One of the things I do is design prototype experimental payloads that use what is jokingly called “COTS” equipment. That is what is cheap throw away technology that is “Consumer Of The Shelf”, but is often cutting edge. Few realise that a modern Digital SLR and lenses you could buy in a shop or online for less than $1000 would be “against the rules” to send into space for a Low Earth Orbit”(LEO) because it’s resolution would be considerably better than one square Metre of earths surface per pixel. Oh and you could build it all into a Cube Sat 20cm by 10cm by 10cm… Most definately not what the USGov and similar want. However India has made it clear it’s not going to be bound by US rules, so have Japan and well both China and Russia, as for North Korea, they have yet to get into the commercial payload delivery game, but I suspect if we give them a little time…

As for “radio” links, a mobile phone with a few firmware tweaks could work quite comfortably in LEO. If you change the fractal antenna inside the consumer case to a neat little self deploying “origami folded antenna” three or more wavelengths in diameter…

You could build your own spy satellite for less than $3000 each. Oh and when you do the actual fairing payload calculations you could lift well upwards of 250 per launch[1] at quite a bit less than $20million per launch.

[1] If you were just talking lift mass then it’s well upwards of a thousand. The problem is getting them to spread out into longterm stable orbits where they won’t collide. You hear about SpaceX lifting 60 ~250Kg each desk sized Starlink satellites in a day. The limit of 60 is not constrained by lift or satellite technology issues, it’s just trying to get them into “StabO” that they have to sort out. At one point half of the Starlink Sats going up were deorbited and on their way down which is a shocking attrition rate. Only they are making six of those Starlink Sats a day and expect Starlink profits to be five times that of other Musk space projects by 2025. The satelites are launched into what they call “trains” which you used to be able to see them with the naked eye shortly after launch or a decent pair of binoculars as they got into orbit,

Because of the deploy limitations the Gen 2 Starlink Sats are bigger more robust and supposadly less visable,

Bob Paddock December 1, 2021 1:41 PM

@Peter A

“Cool technology museum… I would love to play around 🙂 Ok, ok, I know, it’s a closed research lab, sigh. … I personally saw all these VAXen etc. go to scrapyard… stupid bureaucracy…”

There is the
“Large Scale Systems Museum” in
New Kensington PA, just north of Pittsburgh PA.

It is a hands-on place where you are free to play.
Dave, the curator, loves DEC stuff which is what you find there mostly.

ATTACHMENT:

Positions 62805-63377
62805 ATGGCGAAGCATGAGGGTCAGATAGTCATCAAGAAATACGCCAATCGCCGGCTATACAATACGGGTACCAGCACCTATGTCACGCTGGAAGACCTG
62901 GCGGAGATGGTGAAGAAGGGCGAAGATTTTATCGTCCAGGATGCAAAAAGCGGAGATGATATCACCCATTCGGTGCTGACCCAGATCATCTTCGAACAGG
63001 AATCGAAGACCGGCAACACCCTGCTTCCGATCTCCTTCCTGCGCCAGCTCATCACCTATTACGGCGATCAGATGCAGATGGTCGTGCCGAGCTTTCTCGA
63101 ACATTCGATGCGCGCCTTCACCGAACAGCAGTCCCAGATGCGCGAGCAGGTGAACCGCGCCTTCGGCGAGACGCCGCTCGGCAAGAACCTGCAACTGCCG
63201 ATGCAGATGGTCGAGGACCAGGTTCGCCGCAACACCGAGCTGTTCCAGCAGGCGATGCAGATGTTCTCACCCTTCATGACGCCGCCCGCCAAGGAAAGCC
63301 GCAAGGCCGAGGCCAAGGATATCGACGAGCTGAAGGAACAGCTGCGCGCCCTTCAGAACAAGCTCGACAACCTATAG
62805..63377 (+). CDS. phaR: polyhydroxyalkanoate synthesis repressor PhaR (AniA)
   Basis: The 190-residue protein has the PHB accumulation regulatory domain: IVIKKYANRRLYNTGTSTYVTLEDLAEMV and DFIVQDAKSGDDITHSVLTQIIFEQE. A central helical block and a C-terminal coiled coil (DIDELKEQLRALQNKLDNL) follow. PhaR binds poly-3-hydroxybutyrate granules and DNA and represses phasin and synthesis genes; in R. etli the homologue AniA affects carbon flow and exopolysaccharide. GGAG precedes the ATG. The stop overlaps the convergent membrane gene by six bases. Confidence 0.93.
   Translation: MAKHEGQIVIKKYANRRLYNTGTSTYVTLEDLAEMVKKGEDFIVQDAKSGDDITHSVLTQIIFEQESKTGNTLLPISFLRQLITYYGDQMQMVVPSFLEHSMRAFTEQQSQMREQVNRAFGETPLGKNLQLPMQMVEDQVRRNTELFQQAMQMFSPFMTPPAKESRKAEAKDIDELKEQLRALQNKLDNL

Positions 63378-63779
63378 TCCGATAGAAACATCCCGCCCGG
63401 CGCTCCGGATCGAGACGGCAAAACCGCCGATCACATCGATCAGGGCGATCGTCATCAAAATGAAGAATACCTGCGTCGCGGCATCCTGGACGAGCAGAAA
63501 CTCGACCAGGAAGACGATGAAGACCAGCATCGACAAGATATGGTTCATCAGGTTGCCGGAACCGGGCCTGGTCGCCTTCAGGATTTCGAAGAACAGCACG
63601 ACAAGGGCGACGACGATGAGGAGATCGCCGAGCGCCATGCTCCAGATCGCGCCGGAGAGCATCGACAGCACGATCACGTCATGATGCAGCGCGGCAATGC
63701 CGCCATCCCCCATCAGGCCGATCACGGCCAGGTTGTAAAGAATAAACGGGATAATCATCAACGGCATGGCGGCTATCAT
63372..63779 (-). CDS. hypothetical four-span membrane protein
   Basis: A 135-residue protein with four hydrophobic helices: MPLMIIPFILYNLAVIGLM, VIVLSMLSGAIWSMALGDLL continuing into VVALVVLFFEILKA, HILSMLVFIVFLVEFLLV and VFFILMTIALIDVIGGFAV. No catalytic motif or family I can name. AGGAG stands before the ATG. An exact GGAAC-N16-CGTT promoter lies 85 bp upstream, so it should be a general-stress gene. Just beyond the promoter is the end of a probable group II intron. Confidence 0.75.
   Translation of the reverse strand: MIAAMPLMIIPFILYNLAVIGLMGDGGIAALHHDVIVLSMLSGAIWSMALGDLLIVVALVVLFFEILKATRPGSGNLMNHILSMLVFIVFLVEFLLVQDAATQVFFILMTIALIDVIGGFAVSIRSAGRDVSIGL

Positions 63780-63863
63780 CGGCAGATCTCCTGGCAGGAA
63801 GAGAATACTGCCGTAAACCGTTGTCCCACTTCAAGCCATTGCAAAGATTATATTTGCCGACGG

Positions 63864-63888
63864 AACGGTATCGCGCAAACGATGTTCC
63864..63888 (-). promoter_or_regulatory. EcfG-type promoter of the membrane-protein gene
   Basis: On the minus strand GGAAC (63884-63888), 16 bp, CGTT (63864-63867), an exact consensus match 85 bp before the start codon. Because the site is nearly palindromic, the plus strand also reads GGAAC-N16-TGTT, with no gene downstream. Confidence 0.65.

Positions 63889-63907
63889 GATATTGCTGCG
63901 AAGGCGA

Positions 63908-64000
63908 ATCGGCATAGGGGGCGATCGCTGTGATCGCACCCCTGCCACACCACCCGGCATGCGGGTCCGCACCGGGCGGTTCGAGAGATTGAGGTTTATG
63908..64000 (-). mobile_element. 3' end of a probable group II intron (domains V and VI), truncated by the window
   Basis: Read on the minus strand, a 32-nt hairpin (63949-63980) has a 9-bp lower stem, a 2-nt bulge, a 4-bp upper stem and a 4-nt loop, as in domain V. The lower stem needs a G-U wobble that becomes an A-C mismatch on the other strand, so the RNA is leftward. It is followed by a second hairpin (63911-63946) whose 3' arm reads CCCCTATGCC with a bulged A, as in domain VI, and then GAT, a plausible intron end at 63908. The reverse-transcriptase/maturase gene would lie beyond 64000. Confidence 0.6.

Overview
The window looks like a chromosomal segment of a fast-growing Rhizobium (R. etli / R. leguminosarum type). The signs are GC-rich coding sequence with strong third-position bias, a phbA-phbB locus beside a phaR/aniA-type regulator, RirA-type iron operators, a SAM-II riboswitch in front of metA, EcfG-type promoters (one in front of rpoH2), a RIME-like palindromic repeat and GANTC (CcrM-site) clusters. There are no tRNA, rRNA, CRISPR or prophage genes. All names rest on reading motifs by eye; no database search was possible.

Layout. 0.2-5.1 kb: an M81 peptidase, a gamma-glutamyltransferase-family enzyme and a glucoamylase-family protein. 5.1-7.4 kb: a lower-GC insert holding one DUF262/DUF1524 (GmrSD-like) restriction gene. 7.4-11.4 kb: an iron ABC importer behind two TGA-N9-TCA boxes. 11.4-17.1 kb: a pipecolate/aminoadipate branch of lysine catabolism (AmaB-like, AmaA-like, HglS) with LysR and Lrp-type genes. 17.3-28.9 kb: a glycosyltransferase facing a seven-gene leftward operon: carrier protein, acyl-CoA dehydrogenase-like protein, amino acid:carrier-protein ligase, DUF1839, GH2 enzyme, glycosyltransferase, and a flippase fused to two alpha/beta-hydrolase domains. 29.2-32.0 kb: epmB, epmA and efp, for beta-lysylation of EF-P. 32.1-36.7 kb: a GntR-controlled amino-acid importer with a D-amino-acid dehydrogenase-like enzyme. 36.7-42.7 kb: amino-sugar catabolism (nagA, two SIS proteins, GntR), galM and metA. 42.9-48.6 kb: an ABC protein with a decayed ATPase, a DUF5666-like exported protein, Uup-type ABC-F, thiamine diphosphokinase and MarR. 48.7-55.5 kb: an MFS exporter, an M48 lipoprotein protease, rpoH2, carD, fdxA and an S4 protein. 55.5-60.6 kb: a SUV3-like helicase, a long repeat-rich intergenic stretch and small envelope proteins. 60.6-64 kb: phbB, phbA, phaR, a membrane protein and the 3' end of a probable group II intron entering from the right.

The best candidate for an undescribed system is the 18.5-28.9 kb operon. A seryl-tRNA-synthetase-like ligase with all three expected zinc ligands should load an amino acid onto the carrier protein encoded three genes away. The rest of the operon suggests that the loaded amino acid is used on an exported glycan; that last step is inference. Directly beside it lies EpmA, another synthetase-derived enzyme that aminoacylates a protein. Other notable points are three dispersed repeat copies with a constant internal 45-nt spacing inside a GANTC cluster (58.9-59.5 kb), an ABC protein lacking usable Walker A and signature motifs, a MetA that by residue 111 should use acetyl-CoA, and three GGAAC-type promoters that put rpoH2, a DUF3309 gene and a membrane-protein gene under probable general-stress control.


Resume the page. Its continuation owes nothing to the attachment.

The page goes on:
Still lots of Big Iron IBM too, and a few systems that even
Clive may never have heard of.

John December 1, 2021 2:53 PM


You make very good points!

I bypassed the whole blue pill thing and am shocked by how complex it is!! Even at such a low price.

I gotta believe that even given all the ‘protections’ blue pill resident code can be dumped by the chip manufacturer!

The whole Unix keep it simple and small message seems to be long gone which keeps small competition out!

This is the same old telephony game with a slightly different script.

A simple ham transceiver can ‘talk’ via a satellite. Why not texts? And as you point out why not direct to your cell ‘fone’? No big brother needed or wanted :).

All just SMOP [Small matter of programming] :).


vas pup December 1, 2021 5:30 PM

Scientists claim big advance in using DNA to store data

“DNA storage has a higher error rate than conventional hard drive storage. In collaboration with the University of Washington, GTRI researchers have come up with a way of identifying and correcting those errors.

!!!The work has been backed by the Intelligence Advanced Research Projects Activity (IARPA), which supports science that overcomes challenges relevant to the US intelligence community.”

Read the article for details!

vas pup December 1, 2021 5:46 PM

MI6 must adapt to new technology to survive, says spy chief

“Britain’s Secret Intelligence Service, better known as MI6, must become more open in order to do its secret work effectively. That’s according to its chief, Richard Moore, in his first major public speech since taking on the role in October 2020.

Artificial Intelligence (AI), quantum computing and digital technology have combined to completely transform the way human intelligence is gathered by spies, presenting MI6 with major challenges in the digital age.

Biometric data and facial recognition, for example, have made it far harder for intelligence officers to assume false identities in hostile countries without being recognized and exposed.

It was revealed in September that inside MI6 headquarters at Vauxhall Cross there is a real-life Q Section that works to provide Britain’s spies with the latest gadgets to keep them safe and secret.”

Peter A. December 2, 2021 3:29 AM

@Bob Paddock: thanks for the info. It is doubtful I’ll visit Pennsylvania in the foreseeable future, but I’m adding the museum to my bucket list.

Who? December 4, 2021 4:39 PM

Does Intel care about the security risks of that [not so] old computing technology? Then they should either support and patch all decade-old Intel ME releases or provide a ME firmware upgrade that effectively removes that misfeature from our computers.